(This is for Slice of Life, a weekly writing adventure hosted by Two Writing Teachers. But this also dovetails into extending the Making Learning Connected MOOC work into the year beyond summer AND how collaboration is a key element of Digital Writing Month underway this month. Phew. Connections flying all over the place.)
I’ve been interesting in finding ways to bring more of the ethos of Connected Learning that forms the heart of the Making Learning Connected MOOC (CLMOOC) into the world beyond the summer months. Certainly, I try to infuse it in my classroom around choice, and digital writing, and collaboration.
But I have been trying to pay attention to opportunities when I can surface Connected Learning with other teachers, particularly in off-line professional development, where participants may be less likely to have ever heard of Connected Learning or the CLMOOC.
This past weekend, I led a three-hour workshop called Make/Hack/Play (thanks to Bud Hunt for the title of the session .. Bud did his own Make/Hack/Play workshops) for the New England Association of Teachers of English (NEATE) and we dove into hands-on activities in order to talk about what Connected Learning might mean in practice. I was joined by a Western Mass Writing Project colleague, Justin Eck, who is working in a graduate course and designing his own MOOC right now.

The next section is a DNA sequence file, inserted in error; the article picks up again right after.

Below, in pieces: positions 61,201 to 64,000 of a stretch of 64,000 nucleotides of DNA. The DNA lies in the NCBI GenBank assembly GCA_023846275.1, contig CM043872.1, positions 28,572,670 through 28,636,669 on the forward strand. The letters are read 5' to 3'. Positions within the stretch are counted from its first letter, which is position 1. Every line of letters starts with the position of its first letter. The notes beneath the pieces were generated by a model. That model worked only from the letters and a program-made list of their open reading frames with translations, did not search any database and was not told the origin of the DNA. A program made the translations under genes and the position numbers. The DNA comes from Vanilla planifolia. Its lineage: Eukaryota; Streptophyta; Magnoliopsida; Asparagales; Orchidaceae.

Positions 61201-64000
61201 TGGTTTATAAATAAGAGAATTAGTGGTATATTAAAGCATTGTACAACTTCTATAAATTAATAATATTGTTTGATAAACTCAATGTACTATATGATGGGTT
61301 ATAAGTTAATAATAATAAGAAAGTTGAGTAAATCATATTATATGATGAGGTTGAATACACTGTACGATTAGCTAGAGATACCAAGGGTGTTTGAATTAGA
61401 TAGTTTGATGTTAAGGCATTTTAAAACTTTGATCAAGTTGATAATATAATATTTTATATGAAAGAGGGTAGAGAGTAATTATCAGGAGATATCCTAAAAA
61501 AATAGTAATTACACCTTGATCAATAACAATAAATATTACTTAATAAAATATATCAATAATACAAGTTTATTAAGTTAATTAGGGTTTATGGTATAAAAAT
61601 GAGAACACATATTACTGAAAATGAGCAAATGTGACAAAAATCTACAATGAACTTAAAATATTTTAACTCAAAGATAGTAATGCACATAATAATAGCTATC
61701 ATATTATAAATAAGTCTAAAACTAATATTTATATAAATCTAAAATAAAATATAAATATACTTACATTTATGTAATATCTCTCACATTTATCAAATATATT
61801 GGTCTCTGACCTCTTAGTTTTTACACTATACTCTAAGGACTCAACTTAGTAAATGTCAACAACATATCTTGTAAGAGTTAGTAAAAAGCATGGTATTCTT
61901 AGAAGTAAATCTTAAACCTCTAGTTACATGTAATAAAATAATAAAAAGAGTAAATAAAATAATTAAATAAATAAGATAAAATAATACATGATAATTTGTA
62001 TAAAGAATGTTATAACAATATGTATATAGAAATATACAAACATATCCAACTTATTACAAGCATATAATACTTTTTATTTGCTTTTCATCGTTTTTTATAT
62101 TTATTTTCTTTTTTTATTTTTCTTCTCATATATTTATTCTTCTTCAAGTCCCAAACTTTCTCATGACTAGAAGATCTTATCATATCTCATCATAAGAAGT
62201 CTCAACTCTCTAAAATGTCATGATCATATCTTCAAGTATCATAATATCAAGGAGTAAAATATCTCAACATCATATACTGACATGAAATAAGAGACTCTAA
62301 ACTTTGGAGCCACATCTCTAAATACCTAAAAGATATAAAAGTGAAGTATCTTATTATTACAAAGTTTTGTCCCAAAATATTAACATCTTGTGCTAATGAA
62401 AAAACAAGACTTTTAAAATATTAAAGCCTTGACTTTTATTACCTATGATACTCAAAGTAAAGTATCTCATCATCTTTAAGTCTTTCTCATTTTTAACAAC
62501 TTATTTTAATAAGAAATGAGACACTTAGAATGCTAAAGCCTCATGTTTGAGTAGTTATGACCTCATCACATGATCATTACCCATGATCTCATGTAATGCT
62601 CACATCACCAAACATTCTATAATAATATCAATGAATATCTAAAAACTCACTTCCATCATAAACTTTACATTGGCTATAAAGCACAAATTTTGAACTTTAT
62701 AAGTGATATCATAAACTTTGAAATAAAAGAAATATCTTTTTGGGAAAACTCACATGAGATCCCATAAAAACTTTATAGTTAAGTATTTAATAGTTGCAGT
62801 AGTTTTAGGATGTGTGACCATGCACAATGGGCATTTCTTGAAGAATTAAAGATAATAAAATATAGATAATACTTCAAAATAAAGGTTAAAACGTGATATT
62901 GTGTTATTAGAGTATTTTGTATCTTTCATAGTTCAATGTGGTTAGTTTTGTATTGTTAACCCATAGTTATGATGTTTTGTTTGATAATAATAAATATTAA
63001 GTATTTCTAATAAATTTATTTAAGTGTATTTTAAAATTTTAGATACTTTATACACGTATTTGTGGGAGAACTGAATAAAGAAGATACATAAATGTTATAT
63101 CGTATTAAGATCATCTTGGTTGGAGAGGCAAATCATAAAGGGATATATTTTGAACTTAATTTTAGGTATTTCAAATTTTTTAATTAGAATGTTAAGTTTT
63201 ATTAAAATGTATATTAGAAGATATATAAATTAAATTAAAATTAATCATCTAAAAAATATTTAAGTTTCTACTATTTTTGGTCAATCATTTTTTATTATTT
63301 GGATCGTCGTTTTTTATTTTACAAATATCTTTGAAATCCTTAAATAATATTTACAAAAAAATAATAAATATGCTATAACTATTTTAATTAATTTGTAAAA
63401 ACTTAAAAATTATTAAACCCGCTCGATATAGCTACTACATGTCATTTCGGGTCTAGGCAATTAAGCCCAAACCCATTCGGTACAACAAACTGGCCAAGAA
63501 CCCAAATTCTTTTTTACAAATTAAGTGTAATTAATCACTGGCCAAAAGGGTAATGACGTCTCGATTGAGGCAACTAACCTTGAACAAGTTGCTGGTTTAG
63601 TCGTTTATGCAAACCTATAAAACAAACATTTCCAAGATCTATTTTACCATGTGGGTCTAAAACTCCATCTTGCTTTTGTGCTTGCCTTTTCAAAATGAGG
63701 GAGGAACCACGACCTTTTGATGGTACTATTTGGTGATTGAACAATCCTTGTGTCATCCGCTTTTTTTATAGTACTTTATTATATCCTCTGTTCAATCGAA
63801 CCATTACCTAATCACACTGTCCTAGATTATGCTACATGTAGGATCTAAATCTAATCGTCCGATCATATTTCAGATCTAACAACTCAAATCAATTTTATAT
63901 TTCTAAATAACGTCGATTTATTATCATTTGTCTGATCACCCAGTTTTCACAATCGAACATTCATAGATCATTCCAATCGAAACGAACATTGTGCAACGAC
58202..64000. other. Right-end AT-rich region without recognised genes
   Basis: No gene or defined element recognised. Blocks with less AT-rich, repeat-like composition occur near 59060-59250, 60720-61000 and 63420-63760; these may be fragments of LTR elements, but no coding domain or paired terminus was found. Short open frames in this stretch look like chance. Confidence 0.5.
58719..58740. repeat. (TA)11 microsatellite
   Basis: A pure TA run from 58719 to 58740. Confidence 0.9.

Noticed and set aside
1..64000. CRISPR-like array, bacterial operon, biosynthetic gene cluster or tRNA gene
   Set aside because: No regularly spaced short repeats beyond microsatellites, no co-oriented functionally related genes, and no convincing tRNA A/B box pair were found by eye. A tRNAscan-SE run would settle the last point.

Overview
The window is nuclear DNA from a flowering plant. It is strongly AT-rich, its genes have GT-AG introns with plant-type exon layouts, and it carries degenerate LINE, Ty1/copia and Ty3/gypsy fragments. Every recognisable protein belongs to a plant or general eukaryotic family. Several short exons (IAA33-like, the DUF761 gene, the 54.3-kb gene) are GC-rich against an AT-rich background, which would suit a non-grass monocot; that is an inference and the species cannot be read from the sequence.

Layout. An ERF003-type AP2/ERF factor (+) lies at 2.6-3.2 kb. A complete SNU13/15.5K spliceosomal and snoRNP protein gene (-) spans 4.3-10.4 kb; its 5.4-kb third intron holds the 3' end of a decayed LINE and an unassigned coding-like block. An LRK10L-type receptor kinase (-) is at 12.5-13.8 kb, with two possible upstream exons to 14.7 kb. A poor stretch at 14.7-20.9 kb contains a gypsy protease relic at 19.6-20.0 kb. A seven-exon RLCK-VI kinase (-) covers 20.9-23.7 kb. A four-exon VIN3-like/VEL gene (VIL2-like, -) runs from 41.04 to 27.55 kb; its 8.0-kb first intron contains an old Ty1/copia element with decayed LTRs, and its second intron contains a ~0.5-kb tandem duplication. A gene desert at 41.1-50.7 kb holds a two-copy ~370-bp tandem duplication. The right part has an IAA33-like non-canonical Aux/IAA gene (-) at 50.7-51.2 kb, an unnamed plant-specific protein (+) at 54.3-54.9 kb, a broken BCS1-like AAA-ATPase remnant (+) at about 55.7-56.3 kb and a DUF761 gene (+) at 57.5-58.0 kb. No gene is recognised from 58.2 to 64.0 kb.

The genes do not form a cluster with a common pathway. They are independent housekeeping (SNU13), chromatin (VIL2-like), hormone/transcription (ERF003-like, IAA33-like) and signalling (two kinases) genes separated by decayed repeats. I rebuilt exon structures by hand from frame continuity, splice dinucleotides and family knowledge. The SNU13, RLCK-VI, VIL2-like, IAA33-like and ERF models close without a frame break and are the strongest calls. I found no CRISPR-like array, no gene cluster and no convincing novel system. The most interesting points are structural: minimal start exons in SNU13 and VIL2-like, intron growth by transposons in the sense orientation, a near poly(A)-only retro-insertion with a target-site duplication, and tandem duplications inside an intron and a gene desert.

We worked on avatars in order to talk about identity — first, with Wiki Stix at the tables and then in online avatar spaces —
We created conceptual maps in order to symbolically situate ourselves in the world — first, with paper and colored pencils at our seats, and then in online open mapping programs —
We considered the literacy elements of game design — first, by hacking the game of UNO and then, by sharing out the new rules with others, and then in online, by discussing Gamestar Mechanic as a space for putting game design into practice for an authentic audience —
The activities sparked rich discussions from elementary teachers through university professors, and I believe that the participants came away with a clearer understanding of how Connected Learning taps into the authentic interests of young people and still provides rigorous academic learning, all in a fun and engaging way.
Would you like to collaborate with us? Sure, the session is over but our Literary Landscape map is still wide open. Here’s what we were doing and here’s how you can contribute. The idea is that we are collaboratively creating a map of settings of novels, all tied together on a single map.
First, think of a favorite novel with a distinct setting.
Second, go to the Google Map.
Third, search for the location of the setting in the search bar of the map. Go to that location.
Fourth, click on the “add marker” icon (it looks like a push pin) in the tool bar and drop it onto the map where the novel’s setting is.
Finally, add the title of the book to the text box and use the camera icon to search for an image of the book to attach to your pin.
I look forward to a larger literacy landscape developing … with your help.
Peace (in the collaboration),